Fear, Lies, and Discredit. Overview of the Main Areas of Russian Disinformation in the First Half of 2021

On September 7, the press center of Ukraine Crisis Media Center hosted a presentation of the report “Overview of the Major Russian Information Influence Operations in Ukraine for the First Half of 2021”. The study was conducted by UCMC’s Hybrid Warfare Analytical Group. 

As the Chair of the Board of UCMC Valeriy Chaly explained, despite the consolidation of the global community around Ukraine in response to Russian aggression, Moscow does not cease its efforts to destabilize our state. Although the military threat remains real (after the Russian-Belarusian exercise “West-2021” held in the summer, a reinforced Russian contingent continues to be located near Ukraine’s borders), the Kremlin is focusing its efforts on the information field.

“Being ready and well-equipped to deal with such threats — this is the issue facing not only the state but also the civil society and the whole Ukraine. This is what we do by joining forces with our partners. These connections, this network for counteracting Russia’s information aggression, have been a very good result in recent years,” Chaly said.

The main results of the monitoring of Russia’s information operations in the first half of the year were presented by Oleksandra Tsekhanovska, the head of UCMC’s Hybrid Warfare Analytical Group. She mentioned the main goals of these operations such as internal political destabilization, legitimization of the Russian occupation of Ukraine, strengthening Moscow’s influence on internal processes, and discrediting official Kyiv before Western partners. At the same time, Russia’s informational influence remains rather effective because of its adaptability: the constant adjustment of both messages and methods of their dissemination.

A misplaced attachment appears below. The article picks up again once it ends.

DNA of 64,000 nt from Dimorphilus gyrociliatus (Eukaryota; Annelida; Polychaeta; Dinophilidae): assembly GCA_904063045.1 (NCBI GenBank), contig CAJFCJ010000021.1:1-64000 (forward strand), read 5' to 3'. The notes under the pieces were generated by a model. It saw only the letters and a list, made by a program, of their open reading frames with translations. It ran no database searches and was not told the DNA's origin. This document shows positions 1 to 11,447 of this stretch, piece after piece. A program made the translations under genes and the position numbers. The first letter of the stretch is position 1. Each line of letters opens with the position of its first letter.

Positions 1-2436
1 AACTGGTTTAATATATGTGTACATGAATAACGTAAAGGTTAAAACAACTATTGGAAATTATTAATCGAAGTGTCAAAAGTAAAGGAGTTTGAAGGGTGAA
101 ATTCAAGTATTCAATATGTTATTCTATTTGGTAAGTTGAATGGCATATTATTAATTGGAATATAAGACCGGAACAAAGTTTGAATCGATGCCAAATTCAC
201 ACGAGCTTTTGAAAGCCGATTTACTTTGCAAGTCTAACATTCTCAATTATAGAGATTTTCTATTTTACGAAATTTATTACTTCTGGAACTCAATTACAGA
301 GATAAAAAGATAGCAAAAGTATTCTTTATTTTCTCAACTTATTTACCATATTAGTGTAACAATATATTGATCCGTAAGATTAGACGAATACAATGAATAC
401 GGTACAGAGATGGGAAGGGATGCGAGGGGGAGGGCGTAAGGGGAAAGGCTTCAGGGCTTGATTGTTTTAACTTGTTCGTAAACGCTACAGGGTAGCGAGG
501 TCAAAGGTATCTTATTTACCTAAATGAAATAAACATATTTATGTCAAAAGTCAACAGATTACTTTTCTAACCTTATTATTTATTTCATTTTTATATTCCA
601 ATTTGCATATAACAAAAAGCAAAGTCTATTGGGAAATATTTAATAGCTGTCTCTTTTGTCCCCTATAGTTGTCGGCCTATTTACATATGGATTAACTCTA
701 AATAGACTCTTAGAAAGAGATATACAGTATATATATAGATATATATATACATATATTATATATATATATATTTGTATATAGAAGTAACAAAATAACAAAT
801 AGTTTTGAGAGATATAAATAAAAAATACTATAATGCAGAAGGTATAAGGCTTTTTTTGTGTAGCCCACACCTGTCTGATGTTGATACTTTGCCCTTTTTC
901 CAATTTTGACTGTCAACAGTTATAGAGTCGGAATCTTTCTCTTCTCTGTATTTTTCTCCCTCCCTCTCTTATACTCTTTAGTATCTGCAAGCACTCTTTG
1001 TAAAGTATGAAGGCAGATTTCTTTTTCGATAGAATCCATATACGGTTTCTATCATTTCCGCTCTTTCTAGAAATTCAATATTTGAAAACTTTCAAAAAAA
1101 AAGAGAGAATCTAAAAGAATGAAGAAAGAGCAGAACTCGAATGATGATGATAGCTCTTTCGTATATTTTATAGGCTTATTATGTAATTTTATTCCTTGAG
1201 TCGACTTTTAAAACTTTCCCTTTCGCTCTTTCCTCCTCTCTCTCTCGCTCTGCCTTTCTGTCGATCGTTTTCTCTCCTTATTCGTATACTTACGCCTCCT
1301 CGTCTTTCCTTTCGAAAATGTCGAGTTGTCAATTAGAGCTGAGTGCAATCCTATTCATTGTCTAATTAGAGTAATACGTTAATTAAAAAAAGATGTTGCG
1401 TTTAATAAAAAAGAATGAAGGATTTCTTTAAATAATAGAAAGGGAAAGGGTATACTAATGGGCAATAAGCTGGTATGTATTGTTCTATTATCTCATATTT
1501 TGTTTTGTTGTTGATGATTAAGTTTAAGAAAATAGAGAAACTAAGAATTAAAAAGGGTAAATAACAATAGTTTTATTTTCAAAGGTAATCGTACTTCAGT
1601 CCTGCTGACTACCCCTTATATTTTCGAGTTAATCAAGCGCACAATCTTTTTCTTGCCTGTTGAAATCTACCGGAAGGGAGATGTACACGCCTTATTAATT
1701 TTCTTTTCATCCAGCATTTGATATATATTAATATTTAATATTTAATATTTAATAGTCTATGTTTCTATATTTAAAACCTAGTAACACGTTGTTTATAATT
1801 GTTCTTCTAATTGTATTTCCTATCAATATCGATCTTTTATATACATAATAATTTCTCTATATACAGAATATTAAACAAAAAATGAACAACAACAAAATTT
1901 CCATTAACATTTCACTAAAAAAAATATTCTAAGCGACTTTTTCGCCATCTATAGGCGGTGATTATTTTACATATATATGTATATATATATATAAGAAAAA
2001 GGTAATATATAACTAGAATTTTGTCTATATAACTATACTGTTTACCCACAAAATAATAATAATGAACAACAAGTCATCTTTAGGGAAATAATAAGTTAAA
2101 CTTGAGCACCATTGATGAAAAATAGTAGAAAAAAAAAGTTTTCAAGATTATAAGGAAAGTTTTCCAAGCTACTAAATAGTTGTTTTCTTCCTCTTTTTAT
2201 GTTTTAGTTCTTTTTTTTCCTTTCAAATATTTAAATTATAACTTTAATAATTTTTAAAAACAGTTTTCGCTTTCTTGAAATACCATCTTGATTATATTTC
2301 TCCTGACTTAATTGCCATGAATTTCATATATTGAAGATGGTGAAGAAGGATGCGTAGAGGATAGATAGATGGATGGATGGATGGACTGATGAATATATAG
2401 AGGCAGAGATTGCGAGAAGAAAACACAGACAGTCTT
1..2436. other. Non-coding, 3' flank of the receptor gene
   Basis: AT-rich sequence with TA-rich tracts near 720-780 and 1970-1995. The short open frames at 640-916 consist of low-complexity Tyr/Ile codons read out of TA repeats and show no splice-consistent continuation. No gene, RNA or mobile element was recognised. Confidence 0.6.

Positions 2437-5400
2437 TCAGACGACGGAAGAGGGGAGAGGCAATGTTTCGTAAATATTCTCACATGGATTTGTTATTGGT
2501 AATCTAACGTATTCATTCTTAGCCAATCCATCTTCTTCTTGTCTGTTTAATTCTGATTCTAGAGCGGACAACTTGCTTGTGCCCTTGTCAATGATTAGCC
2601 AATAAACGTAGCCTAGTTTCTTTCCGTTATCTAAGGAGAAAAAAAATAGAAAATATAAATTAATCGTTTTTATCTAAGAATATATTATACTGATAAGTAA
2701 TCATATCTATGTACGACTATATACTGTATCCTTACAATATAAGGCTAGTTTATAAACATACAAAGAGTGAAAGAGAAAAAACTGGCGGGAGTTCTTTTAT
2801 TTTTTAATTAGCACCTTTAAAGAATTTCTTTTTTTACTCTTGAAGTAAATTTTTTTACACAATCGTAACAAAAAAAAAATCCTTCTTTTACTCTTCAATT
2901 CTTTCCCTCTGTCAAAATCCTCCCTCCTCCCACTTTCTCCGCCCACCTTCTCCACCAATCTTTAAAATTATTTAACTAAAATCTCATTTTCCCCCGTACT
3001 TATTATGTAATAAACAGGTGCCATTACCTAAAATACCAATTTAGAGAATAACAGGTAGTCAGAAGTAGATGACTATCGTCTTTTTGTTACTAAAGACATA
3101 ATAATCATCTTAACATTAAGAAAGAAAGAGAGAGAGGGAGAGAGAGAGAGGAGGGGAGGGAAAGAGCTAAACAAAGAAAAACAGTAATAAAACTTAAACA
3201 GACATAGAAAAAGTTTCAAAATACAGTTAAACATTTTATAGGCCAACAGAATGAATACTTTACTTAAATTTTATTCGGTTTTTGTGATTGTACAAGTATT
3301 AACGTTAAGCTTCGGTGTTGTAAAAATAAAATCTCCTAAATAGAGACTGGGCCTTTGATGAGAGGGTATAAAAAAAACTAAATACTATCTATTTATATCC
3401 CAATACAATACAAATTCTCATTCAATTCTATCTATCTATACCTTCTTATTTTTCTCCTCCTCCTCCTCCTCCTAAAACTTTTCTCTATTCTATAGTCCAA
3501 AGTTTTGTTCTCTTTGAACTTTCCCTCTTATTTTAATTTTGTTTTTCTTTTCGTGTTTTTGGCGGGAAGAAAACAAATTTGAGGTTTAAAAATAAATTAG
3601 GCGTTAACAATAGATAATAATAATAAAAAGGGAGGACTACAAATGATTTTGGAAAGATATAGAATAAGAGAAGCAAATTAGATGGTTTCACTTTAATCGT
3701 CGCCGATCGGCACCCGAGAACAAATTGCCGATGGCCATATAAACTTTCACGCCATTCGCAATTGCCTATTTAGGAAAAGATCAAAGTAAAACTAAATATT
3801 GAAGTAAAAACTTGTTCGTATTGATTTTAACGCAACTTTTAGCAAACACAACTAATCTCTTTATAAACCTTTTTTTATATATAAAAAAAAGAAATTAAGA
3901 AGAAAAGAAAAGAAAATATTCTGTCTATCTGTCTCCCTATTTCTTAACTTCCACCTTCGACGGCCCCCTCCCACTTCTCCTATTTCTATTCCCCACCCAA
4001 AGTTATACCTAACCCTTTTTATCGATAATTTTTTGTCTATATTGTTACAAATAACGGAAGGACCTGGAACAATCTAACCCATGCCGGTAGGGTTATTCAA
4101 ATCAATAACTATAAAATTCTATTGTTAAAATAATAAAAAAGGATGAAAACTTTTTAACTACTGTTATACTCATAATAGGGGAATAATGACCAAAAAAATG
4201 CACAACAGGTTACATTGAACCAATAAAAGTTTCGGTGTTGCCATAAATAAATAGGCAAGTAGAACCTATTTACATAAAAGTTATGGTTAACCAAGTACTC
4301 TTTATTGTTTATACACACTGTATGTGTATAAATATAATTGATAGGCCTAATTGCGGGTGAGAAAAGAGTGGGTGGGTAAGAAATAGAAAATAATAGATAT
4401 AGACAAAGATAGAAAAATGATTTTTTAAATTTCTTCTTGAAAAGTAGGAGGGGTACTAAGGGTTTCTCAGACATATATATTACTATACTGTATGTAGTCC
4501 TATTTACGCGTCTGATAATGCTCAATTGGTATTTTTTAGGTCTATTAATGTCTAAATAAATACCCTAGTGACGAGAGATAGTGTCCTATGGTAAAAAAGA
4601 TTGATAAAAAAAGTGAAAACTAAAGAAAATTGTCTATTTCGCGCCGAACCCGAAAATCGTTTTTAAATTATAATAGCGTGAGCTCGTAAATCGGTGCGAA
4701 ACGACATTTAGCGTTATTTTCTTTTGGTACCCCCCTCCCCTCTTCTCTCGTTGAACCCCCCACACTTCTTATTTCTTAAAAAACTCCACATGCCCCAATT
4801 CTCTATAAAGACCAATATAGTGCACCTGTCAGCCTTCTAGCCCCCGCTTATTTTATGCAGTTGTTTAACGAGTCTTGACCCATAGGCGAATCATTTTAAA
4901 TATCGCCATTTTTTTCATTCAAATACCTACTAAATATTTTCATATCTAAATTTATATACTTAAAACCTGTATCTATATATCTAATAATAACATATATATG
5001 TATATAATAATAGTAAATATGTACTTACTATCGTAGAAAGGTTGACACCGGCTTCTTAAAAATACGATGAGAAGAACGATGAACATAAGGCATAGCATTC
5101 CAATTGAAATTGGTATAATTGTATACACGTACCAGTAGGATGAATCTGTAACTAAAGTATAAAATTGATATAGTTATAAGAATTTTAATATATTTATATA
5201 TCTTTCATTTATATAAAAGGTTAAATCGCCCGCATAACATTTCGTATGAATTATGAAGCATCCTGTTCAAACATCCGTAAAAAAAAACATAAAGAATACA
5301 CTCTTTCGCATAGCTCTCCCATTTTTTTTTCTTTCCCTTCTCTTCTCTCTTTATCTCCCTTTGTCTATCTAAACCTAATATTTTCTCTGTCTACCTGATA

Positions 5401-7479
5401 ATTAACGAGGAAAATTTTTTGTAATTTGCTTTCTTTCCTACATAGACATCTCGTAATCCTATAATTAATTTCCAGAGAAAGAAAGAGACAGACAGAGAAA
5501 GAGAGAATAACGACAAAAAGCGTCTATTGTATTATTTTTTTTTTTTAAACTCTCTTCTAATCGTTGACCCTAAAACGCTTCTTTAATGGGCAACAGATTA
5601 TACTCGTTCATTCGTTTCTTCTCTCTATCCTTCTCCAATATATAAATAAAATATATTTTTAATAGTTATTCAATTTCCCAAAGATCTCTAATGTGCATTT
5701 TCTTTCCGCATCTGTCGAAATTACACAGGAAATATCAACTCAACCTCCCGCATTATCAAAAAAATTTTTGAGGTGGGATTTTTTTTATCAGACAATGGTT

Methodologically, the monitoring is based on an expert survey and an overview of the sources of Russian narratives. They can be divided into three groups: Russian media, pro-Russian mass media in Ukraine (TV channels from V. Medvedchuk’s pool and “Nash”), and a network of mostly anonymous Telegram channels spreading fakes and disinformation. During the first half of this year, the monitoring recorded four sequential thematic waves. 

The first wave was aimed to discredit vaccination against COVID-19 by supporting the anti-vaccination movement and undermining confidence in certain vaccines approved in Ukraine. The Ukrainian Orthodox Church of the Moscow Patriarchate and TV channels of V. Medvedchuk’s pool (the latter promoted the Russian vaccine Sputnik V) also contributed to this information campaign. 

The next wave was the “military alarm” over the threat of the open Russian invasion of Ukraine. This information operation was aimed to spread despair in Western partners’ support as well as to intimidate Ukrainian society. In the same context, O. Tsekhanovska cited an example of an attempt to disrupt the Sea Breeze 2021 military exercise, during which unidentified individuals distributed online forms among the servicemen to collect their personal data. The memorable dates of May 8 and 9 stimulated the traditional escalation of the “war of memory” over the events of World War II and the image of the USSR. Among the key methods of conflict mobilization, O. Tsekhanovska mentioned the “Immortal Regiment” march and the revival of rhetoric about “fascism in Ukraine.”